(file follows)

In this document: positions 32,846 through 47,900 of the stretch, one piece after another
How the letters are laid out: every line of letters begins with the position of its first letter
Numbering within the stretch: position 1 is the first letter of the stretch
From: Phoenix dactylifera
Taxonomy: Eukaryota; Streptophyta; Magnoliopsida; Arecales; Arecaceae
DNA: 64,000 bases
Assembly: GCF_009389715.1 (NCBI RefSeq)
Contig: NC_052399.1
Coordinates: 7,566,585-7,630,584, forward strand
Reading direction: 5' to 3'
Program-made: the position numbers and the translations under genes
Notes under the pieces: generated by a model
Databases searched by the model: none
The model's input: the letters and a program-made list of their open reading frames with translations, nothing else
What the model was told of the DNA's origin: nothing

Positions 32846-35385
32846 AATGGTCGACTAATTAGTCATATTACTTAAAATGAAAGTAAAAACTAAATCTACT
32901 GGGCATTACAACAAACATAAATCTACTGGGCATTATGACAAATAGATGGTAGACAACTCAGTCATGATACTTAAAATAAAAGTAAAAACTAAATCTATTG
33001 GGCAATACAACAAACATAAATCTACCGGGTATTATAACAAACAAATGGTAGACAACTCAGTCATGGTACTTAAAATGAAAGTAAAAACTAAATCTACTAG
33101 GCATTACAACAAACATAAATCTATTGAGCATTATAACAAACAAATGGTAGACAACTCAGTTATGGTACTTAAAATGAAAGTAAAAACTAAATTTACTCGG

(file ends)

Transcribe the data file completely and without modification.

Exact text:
In this document: positions 32,846 through 47,900 of the stretch, one piece after another
How the letters are laid out: every line of letters begins with the position of its first letter
Numbering within the stretch: position 1 is the first letter of the stretch
From: Phoenix dactylifera
Taxonomy: Eukaryota; Streptophyta; Magnoliopsida; Arecales; Arecaceae
DNA: 64,000 bases
Assembly: GCF_009389715.1 (NCBI RefSeq)
Contig: NC_052399.1
Coordinates: 7,566,585-7,630,584, forward strand
Reading direction: 5' to 3'
Program-made: the position numbers and the translations under genes
Notes under the pieces: generated by a model
Databases searched by the model: none
The model's input: the letters and a program-made list of their open reading frames with translations, nothing else
What the model was told of the DNA's origin: nothing

Positions 32846-35385
32846 AATGGTCGACTAATTAGTCATATTACTTAAAATGAAAGTAAAAACTAAATCTACT
32901 GGGCATTACAACAAACATAAATCTACTGGGCATTATGACAAATAGATGGTAGACAACTCAGTCATGATACTTAAAATAAAAGTAAAAACTAAATCTATTG
33001 GGCAATACAACAAACATAAATCTACCGGGTATTATAACAAACAAATGGTAGACAACTCAGTCATGGTACTTAAAATGAAAGTAAAAACTAAATCTACTAG
33101 GCATTACAACAAACATAAATCTATTGAGCATTATAACAAACAAATGGTAGACAACTCAGTTATGGTACTTAAAATGAAAGTAAAAACTAAATTTACTCGG